We add to the recent ticket market literature by using a unique, disaggregated, and proprietary data set of primary market ticket sales transactions from a National Basketball Association team that includes previously unavailable information on date of purchase, customer location, and other consumer demographics. We find that local and out-of-market fans differ in their total purchase amounts, with out-of-market fans spending more than local consumers, on average, and differential spending effects based on the home team win probability. In particular, this differential behavior has important implications for Rottenberg’s uncertainty of outcome hypothesis. We find evidence that interest in visiting team quality dominates interest in perceived contest uncertainty, fitting the reference-dependent preference model in the context of low local team quality. Further, these findings also have important implications related to market segmentation and dynamic ticket pricing in professional sport.
Brian M. Mills, Steven Salaga and Scott Tainsky
It is shown that the Medoff economic hypothesis of stacking, based on free choice induced by income differentials and training cost differentials, cannot generate unambiguous predictions. Latin American players in baseball are given as a counterexample. Means to ascertain the training costs relative to each position are suggested, as well as means to predict the evolution of positional segregation in baseball through time, using the uncertainty thesis of discrimination put forth by Blalock and previously applied to ice hockey.
Alan M. Batterham and William G. Hopkins
A study of a sample provides only an estimate of the true (population) value of an outcome statistic. A report of the study therefore usually includes an inference about the true value. Traditionally, a researcher makes an inference by declaring the value of the statistic statistically significant or non significant on the basis of a P value derived from a null-hypothesis test. This approach is confusing and can be misleading, depending on the magnitude of the statistic, error of measurement, and sample size. The authors use a more intuitive and practical approach based directly on uncertainty in the true value of the statistic. First they express the uncertainty as confidence limits, which define the likely range of the true value. They then deal with the real-world relevance of this uncertainty by taking into account values of the statistic that are substantial in some positive and negative sense, such as beneficial or harmful. If the likely range overlaps substantially positive and negative values, they infer that the outcome is unclear; otherwise, they infer that the true value has the magnitude of the observed value: substantially positive, trivial, or substantially negative. They refine this crude inference by stating qualitatively the likelihood that the true value will have the observed magnitude (eg, very likely beneficial). Quantitative or qualitative probabilities that the true value has the other 2 magnitudes or more finely graded magnitudes (such as trivial, small, moderate, and large) can also be estimated to guide a decision about the utility of the outcome.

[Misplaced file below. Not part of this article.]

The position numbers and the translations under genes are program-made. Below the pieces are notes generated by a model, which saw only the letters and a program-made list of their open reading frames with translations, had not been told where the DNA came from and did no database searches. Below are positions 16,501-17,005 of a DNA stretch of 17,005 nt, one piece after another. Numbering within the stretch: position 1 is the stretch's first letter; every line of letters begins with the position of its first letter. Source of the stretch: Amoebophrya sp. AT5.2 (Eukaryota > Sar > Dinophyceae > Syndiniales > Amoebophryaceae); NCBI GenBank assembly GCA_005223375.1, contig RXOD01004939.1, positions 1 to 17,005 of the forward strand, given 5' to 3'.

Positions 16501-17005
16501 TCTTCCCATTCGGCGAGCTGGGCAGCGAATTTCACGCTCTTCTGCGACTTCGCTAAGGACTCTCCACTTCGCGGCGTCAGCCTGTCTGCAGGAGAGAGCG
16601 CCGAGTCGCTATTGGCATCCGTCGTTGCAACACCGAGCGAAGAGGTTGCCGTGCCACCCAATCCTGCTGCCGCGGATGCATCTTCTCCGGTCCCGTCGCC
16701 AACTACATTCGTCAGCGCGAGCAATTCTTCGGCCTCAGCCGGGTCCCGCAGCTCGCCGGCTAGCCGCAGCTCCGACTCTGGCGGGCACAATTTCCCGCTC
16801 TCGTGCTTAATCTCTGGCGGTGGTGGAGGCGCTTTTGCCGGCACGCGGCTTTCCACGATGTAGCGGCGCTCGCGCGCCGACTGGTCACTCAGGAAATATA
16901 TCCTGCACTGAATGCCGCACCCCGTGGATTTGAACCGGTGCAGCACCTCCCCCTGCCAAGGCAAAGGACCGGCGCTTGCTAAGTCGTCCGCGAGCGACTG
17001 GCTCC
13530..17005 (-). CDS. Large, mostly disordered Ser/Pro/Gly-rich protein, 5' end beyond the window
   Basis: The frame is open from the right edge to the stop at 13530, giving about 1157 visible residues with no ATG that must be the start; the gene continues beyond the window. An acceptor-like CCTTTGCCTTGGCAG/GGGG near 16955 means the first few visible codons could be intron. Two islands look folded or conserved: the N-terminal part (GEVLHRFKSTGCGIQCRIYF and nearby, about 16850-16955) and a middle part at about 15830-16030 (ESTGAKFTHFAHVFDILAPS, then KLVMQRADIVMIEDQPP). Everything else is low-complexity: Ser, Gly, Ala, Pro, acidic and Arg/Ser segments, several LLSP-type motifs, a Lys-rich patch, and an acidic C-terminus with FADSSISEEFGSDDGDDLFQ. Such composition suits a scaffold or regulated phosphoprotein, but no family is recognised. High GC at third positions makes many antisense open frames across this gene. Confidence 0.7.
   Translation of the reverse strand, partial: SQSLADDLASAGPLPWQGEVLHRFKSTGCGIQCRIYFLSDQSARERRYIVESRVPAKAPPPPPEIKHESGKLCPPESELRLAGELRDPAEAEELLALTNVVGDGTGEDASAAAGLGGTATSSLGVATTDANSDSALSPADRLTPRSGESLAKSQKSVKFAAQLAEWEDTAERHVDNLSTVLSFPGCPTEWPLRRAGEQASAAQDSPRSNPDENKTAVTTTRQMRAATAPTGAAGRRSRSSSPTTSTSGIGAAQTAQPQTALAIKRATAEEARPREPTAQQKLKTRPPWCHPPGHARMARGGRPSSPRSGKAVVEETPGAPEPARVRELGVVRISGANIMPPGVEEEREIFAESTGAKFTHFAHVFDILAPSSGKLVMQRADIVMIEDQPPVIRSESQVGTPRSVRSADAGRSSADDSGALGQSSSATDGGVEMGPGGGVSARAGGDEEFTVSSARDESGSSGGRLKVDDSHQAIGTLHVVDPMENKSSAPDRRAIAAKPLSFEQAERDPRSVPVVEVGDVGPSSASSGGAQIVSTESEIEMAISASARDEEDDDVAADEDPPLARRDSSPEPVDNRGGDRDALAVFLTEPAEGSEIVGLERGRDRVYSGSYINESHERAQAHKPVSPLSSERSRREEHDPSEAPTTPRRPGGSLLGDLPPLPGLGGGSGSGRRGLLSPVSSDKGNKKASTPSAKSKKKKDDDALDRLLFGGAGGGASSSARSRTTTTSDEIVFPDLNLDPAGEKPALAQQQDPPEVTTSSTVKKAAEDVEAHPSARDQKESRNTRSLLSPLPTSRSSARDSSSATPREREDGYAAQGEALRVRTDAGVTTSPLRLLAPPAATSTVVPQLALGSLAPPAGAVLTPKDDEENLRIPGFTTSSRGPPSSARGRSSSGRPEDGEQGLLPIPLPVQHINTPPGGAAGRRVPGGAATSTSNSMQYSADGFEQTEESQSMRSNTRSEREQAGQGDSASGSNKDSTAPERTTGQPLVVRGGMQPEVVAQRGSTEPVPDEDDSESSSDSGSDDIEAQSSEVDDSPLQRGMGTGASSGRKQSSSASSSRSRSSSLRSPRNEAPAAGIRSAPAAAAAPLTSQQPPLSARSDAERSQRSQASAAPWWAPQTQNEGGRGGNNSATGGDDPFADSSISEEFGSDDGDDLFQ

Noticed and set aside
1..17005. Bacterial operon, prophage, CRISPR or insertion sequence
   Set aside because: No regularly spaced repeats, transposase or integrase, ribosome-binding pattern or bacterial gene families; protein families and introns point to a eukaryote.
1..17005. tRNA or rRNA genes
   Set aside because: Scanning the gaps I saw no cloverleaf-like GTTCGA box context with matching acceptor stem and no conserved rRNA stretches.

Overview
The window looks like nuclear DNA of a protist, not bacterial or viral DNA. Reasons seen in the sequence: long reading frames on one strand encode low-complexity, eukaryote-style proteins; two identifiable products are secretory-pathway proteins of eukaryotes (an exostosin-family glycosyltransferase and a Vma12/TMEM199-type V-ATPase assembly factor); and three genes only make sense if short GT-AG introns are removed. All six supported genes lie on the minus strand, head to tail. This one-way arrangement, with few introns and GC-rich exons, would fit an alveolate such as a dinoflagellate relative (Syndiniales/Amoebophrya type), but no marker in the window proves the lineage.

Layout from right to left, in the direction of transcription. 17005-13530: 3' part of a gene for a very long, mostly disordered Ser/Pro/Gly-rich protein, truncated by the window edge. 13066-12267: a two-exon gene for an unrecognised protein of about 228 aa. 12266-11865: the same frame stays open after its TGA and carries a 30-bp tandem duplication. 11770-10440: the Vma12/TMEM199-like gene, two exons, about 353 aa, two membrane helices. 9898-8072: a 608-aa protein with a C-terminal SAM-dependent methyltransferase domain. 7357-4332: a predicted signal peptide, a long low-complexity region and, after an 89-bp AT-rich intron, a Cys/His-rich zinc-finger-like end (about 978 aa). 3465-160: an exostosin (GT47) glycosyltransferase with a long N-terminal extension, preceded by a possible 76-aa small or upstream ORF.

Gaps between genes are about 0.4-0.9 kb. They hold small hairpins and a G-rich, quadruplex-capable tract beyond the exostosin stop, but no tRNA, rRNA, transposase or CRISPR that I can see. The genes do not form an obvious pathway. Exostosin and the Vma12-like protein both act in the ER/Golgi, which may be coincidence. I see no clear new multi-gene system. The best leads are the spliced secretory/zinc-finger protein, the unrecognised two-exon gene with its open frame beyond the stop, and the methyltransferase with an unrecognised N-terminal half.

This paper explores how young girls develop trust in their equine partners for the purposes of competitive equestrian sport. I argue that interspecies trust manifests through interactional trust and system trust. Interactional trust, as reflected in the horse-human relationship, is built through joint action and results in symbolic interaction. System trust is made possible through the equine community; it develops through communication in an effort to reduce complexity and uncertainty in society. To encourage and sustain youth participation in competitive equestrian sports both interactional trust and system trust are necessary.
Scott Tainsky, Steven Salaga and Carla Almeida Santos
The scholarship on the economics of individual sports is scant relative to that of team sports. This study advances sport management scholarship, particularly sport economics, by using consumer-theory modeling to estimate Ultimate Fighting Championship (UFC) pay-per-view purchases. Our generalized linear models show fan preferences for certain weight classes, star fighters, outcome uncertainty and comain event quality factors as well as scheduling preferences for holiday weekends. The popular notion that The Ultimate Fighter reality series served as the impetus for the UFC’s growth is supported in part. The study concludes by showing how the modeling results impact firm revenue generation via fight card characteristics.
Doune Macdonald and Ross Brooker
Recent literature suggests that secondary school physical education is in crisis due to uncertainties about focus, status, and accountability. After providing some background discussion to the crises, two curriculum approaches, one current and the other in trial, to secondary physical education in an Australian context are reviewed. Drawing upon empirical research, the various strengths and weaknesses of each approach are highlighted. The paper concludes with proposals that the movement-centered conceptualization of physical education in the trial approach offers a defensible physical education for secondary school students.